Last week I attended a funeral for a kid. Second year in a row that the child of a friend has died. Nicholas didn't have to go to school last Thursday so his folks let him sleep in. Chris came home for lunch and found his son dead in his bed. As I understand it, the autopsy was inconclusive although the blood work won't be available for a couple more weeks. So the poor parents have more questions than answers.
As do I. At times like these, it is hard to reconcile all the human suffering that exists on this planet with the concept of a benevolent God who loves us and protects us. The theological term for it is theodicy. Liebniz, who invented the term, believed that the world, with all of it's imperfections did not contradict the notion of a benevolent God and indeed was "the best of all possible worlds." According to Leibnitz, God being God could have created any type of world He wanted. Since He obviously created this world with all of its suffering, this must be the "best of all possible worlds."
This, of course, provided the great Voltaire with fodder for the character of Dr. Pangloss who reminds Candide through their many travails in the great novel by the same name not to give into despair as he is "in the best of all possible worlds." As I recall, the good Doctor repeats this advice as they are kidnapped by pirates, learn of an entire village destroyed by an earthquake and are about to be executed. Subtlety was never Voltaire's long suit.
The best of all possible worlds.
If this is the best of all possible worlds than I say to hell with it. There is genocide in the Darfur, chaos in the Middle East (some of which is of our own doing) and starvation and sickness in Burma in the wake of a hurricane. A friend of mine called me this morning to tell me that her father just got diagnosed with Stage 4 lung cancer. Naturally, he doesn't smoke. The daughter of a friend committed suicide last summer and last week Chris found his son dead.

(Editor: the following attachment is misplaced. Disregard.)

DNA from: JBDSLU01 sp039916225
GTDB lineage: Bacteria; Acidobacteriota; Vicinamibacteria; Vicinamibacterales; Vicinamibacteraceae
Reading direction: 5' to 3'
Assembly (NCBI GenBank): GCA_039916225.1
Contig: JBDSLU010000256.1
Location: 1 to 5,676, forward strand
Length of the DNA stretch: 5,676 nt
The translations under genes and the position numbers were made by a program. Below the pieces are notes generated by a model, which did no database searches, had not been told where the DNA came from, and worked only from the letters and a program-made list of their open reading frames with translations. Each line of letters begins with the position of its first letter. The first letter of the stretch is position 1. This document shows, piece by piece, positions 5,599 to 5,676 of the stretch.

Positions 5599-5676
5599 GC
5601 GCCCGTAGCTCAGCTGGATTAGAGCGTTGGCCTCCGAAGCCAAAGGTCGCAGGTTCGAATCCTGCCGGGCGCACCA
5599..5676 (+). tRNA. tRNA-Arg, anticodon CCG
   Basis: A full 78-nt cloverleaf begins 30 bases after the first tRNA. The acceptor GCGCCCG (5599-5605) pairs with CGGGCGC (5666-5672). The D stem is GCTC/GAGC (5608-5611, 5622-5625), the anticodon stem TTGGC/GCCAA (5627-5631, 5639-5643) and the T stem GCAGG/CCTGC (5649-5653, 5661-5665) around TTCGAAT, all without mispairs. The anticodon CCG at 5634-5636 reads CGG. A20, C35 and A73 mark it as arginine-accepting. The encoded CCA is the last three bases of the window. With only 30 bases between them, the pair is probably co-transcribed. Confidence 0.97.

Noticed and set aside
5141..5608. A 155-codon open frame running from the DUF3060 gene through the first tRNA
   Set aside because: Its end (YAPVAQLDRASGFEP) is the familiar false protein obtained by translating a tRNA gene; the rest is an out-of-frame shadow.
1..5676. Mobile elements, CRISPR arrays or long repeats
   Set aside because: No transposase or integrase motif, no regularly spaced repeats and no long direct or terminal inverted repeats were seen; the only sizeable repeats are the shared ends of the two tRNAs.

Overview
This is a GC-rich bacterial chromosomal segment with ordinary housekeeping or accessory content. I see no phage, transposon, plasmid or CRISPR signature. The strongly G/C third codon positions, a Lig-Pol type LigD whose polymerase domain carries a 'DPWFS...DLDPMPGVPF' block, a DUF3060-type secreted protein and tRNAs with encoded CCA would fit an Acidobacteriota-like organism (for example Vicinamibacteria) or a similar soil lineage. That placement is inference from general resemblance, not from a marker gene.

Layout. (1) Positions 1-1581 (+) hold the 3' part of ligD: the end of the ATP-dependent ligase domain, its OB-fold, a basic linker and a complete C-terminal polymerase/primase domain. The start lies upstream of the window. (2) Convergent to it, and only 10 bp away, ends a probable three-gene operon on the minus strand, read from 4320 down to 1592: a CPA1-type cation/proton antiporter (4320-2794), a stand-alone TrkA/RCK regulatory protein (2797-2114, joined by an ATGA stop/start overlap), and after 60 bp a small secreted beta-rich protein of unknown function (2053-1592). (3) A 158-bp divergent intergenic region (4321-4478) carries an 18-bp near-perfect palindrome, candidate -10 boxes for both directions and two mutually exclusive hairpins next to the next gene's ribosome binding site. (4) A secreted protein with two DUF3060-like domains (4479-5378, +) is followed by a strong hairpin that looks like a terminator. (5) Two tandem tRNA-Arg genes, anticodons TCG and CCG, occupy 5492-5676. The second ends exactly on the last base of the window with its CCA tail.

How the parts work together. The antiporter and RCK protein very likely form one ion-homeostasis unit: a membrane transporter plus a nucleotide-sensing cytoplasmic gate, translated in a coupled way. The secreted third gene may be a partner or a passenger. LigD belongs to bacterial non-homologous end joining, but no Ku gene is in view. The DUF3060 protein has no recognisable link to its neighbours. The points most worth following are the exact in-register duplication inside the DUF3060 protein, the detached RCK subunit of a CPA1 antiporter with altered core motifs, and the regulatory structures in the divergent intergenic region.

You can undoubtedly add your own experiences to the list.
I have just begun the latest book by theologian Bart Ehrman which is entitled "God's Problem-How the Bible Fails to Answer Our Most Important Question-Why We Suffer." In his forward, which is all I have read so far, Ehrman writes of his anger with the God as depicted in the Bible. If God parted the Red Sea to save the Israelites, where is he now? If God so loved the world that He gave His only begotten Son, why doesn't he love it enough to end suffering? Ehrman states that he found the biblical explanations so lacking upon examination that he is no longer a Christian. Instead, he is an agnostic which he describes as being "an atheist with no guts."
My neighbor Art is an interesting guy. He is a retired diplomat with the State Department. He is also an ordained Methodist minister. He is currently pastoring a tiny rural Methodist church just inside the city limits. We talked about this issue the other day. Down hear in the South you hear suffering rationalized away by people saying that "God doesn't put anymore on a person than they can stand." Or when someone dies unexpectedly, you hear "I guess God needed him in Heaven more then we needed him here on Earth." And finally, you hear folks express gratitude for imagined divine intervention in everything from sparing a house during a tornado that destroys every other building on the block to catching a touchdown pass.
These pieties drive me and Art nuts. To us they are nothing more than nonsense. First of all, I would hope that if God intervenes in human history he would not be so frivolous as to fix sporting events. The corollary to that is, if God makes cameo appearances from time-to-time to alter elections, cause people to hit home runs or cause tornadoes to change course to spare rednecks, why would He stick around long enough to cure cancer, establish His peace and maybe turn Roger Clemens into a pillar of salt?
We don't know. And our traditional explanations for why we suffer don't much help.
As for Art he says, "I preach the love of God through Jesus Christ. I preach that nothing is greater than this love. Beyond that, I have no idea why bad things happen."
But if this is the best of all possible worlds then I think we should shut down the space program rather than run the risk that we might find one even worse out there.